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YES investors score nice return in deal with News Corp.

by Richard Morgan  |  Published November 20, 2012 at 4:25 PM
People familiar with the matter put the valuation accorded the Yankees Entertainment and Sports Network at the higher end of the $3 billion to $3.4 billion range referenced in media reports about Tuesday's agreement between minority YES buyer News Corp. and controlling YES shareholder Yankee Global Enterprises LLC.

Terms call for News Corp. to acquire a 49% equity interest in YES, the exclusive live local television broadcaster of New York Yankees baseball and Brooklyn Nets basketball, as well as other sports programming. YES took the occasion of announcing the agreement, which did not reveal financial terms, to disclose that another agreement will keep Yankees baseball on YES through 2042.

News Corp. will receive its equity in YES from interests held by its current owners. This group includes Yankee Global Enterprises, which owns all of the Yankees and started out with a YES stake of 34%, as well as financial backers Goldman, Sachs & Co., which is expected to reduce its 30% allotment when YES was founded in 2002 to 12%, and Providence Equity Partners LLC, which seems likely to cash out its initial 7%. NJ Holdings, a group headed by former Brooklyn Nets owners Louis Katz and Ray Chambers, is also expected to contribute from its original 24%.

Sources close to the transaction said that, on cashing out, YES's backers would make close to 5 times the amount they invested. Despite the enticing payoffs, the backers were said to be unanimous about limiting sales discussions to strategic buyers that could advance the franchise with their operating experience. "No way were we selling out to a TPG or a Carlyle," one said.

Terms also allow News Corp. to increase its YES ownership to 80% after three years, most likely leaving Yankee Global Enterprises with the rest. This step-up clause is based on a future valuation of $3.8 billion.

Meanwhile, the extension that secures Yankees baseball through 2042 reportedly provides an annual increase between 4% and 5% above the $85 million that YES now pays for broadcast rights. This figure suggests YES will be liable for as much as $380 million in annual broadcast payments when the extension ends -- an indication of News Corp.'s faith in the ability of sports to deliver eyeballs, subscribers and advertisers.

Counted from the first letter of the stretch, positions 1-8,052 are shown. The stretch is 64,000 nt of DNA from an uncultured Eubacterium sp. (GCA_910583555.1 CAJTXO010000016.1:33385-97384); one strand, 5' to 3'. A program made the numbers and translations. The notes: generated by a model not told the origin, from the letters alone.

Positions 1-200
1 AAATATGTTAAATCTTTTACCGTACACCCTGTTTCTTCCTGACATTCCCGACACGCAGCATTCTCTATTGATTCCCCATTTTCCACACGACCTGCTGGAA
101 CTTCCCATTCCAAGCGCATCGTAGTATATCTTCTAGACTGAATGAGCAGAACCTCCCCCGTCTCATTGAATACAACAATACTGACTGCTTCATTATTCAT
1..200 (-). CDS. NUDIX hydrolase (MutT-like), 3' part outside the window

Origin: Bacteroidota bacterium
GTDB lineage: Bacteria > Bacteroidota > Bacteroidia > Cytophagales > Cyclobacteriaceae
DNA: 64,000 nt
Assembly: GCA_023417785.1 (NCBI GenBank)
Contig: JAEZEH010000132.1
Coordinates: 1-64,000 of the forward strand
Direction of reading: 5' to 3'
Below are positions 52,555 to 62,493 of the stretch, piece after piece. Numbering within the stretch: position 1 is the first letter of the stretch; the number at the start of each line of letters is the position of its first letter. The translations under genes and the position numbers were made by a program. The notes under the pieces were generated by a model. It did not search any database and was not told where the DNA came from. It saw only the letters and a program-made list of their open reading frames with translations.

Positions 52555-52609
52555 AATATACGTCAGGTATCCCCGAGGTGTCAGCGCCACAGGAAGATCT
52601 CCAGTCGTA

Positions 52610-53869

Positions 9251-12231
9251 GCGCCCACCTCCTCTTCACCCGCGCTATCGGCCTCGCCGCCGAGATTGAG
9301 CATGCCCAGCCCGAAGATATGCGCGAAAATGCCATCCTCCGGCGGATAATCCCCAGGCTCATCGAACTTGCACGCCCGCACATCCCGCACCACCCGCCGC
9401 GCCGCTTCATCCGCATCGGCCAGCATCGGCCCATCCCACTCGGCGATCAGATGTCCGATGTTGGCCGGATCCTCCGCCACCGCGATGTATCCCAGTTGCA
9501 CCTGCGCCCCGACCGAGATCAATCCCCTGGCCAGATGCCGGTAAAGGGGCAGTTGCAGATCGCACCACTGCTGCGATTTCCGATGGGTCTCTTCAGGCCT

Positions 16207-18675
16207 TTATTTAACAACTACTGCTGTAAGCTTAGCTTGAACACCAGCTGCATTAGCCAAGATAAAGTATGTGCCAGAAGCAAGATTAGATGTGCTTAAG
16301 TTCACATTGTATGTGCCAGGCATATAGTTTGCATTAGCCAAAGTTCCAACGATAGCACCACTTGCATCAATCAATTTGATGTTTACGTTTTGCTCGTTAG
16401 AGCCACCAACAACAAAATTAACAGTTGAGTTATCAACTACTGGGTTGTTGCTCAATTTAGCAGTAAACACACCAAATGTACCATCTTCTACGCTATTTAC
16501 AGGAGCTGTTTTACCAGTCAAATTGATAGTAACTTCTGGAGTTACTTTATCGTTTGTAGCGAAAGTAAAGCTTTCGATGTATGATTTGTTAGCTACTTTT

As News Corp. deputy COO James Murdoch put it: "Partnering upstream with rights holders is even more important today in the dynamic media marketplace in which we compete. This is a tremendous opportunity to enhance News Corporation's industry-leading portfolio of sports properties, while also strategically re-entering the New York market."

YES has steadily increased its footprint over the past decade to include 9 million households in New York, Connecticut, New Jersey and Pennsylvania. It's also available nationally through several pay-TV operators.

For legal advice, News Corp. used a team co-headed by Stephen Kay, partner in the Los Angeles office of Hogan Lovells US LLP, and Carissa Coze, partner in the Los Angeles office of Jenner & Block LLP. Goldman used a Skadden, Arps, Slate, Meagher & Flom LLP group that included M&A partner Thomas Greenberg, as well as tax partners Dean Shulman and Matthew Rosen. Providence turned to Weil, Gotshal & Manges LLP, particularly to private equity and M&A partners David Duffell and Michael Weisser.

Tags: Brooklyn Nets | Goldman Sachs & Co. | Hogan Lovells US LLP | James Murdoch | Jenner & Block LLP | Louis Katz | News Corp. | NJ Holdings | pay-TV | Providence Equity Partners LLC | Ray Chambers | Skadden Arps Slate Meagher & Flom LLP | Weil Gotshal & Manges LLP | Yankee Global Enterprises | Yankees Entertainment and Sports Network | YES Network

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